The apartment sector in 2012 retained its position as "the perennial favorite for investors, whether selling, buying or developing," the report notes.
Supportive factors include steady demand for quality units, readily available financing and a vacancy rate tracking below 6 percent. Despite the delivery of about 2,500 new apartments in 2012, Cassidy Turley expects vacancy rates to continue falling for the next two years.
About 6,500 apartment units in Indianapolis traded in 2012, roughly on track with 2011's total of 6,900. Out-of-town investors have been seeking out secondary markets like Indianapolis in search of slightly higher yields.
They'll have more properties from which to choose: Developers are on track to deliver about 1,500 new units in the first few months of 2013.
Sales of office and industrial properties in the Indianapolis area rose in 2012, multifamily sales held steady and retail property sales fell.
Cassidy Turley reports 3.7 million square feet of office transactions for 2012, up from 900,000 square feet in 2011, though two sales in one year of the million-square-foot Chase Tower skews the figure.
Fewer distressed assets traded than Cassidy Turley had expected, as many owners capitalized on an increased availability of debt and improving financing terms.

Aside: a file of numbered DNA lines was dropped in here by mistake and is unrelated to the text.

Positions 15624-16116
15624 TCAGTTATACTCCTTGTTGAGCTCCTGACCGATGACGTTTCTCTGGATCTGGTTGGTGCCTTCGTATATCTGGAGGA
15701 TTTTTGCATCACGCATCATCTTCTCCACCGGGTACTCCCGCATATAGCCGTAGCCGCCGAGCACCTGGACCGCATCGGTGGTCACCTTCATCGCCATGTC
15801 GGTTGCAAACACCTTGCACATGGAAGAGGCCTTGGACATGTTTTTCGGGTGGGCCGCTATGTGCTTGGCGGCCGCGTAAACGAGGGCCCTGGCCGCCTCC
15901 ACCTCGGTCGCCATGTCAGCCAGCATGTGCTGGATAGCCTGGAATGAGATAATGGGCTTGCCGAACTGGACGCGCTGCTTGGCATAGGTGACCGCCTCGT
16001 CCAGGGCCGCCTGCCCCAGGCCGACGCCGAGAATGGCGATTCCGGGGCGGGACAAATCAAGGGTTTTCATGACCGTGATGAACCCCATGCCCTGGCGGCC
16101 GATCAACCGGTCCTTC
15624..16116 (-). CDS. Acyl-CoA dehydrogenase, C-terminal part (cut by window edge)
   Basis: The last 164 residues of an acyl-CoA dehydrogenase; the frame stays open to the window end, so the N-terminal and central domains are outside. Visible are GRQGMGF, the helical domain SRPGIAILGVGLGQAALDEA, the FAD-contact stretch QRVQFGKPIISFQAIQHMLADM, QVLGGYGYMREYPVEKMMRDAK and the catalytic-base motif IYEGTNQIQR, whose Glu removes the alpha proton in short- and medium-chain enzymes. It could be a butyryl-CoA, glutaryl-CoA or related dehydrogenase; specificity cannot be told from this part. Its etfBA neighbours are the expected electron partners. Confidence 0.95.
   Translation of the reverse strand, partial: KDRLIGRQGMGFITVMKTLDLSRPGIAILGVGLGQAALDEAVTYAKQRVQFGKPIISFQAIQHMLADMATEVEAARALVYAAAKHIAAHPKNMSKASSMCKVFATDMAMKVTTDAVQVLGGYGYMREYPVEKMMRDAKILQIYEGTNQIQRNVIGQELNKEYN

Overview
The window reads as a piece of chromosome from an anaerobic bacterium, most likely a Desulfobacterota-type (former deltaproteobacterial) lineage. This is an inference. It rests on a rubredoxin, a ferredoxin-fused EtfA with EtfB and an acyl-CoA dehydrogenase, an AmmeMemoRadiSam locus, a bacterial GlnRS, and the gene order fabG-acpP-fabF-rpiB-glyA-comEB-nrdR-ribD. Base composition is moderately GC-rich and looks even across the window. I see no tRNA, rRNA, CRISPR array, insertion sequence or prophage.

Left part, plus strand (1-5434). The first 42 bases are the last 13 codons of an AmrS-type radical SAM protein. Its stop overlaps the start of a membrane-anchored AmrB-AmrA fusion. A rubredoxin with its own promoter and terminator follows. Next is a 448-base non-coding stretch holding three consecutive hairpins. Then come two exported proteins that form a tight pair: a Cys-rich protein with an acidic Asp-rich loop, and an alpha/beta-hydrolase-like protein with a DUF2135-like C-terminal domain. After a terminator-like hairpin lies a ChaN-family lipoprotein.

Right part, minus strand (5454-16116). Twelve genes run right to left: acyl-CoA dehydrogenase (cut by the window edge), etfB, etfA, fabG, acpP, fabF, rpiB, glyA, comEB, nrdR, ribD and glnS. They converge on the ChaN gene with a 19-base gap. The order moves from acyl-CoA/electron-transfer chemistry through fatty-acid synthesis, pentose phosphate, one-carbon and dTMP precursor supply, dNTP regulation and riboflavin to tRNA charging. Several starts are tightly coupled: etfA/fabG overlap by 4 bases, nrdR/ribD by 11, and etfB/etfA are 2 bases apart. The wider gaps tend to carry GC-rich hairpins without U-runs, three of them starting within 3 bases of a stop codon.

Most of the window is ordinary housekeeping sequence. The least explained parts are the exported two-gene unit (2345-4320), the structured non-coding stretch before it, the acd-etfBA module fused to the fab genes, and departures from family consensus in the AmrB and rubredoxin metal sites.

Notable transactions include the 423,000-square-foot Axcess 70 Building, 456,000-square-foot Mount Comfort Distribution Center, and porfolio deals including a 2.2 million-square-foot KPJV/ProLogis portfolio and the 445,000-square-foot Hillsdale flex office portfolio. Another notable building transaction was Ambrose Property Group's purchase of downtown's Circle Tower.
In the office realm, a gap between Class A buildings and older ones continues to widen.
"The economic recovery has been merciless when choosing winners and losers," the report notes. "The winners are the well-located Class A assets; the losers are essentially everything else."
Another tough area: Commercial land sales. Though prices remain 40 percent to 60 percent off their highs, investors and developers remain bearish since financing is largely unavailable for any development without significant pre-leasing.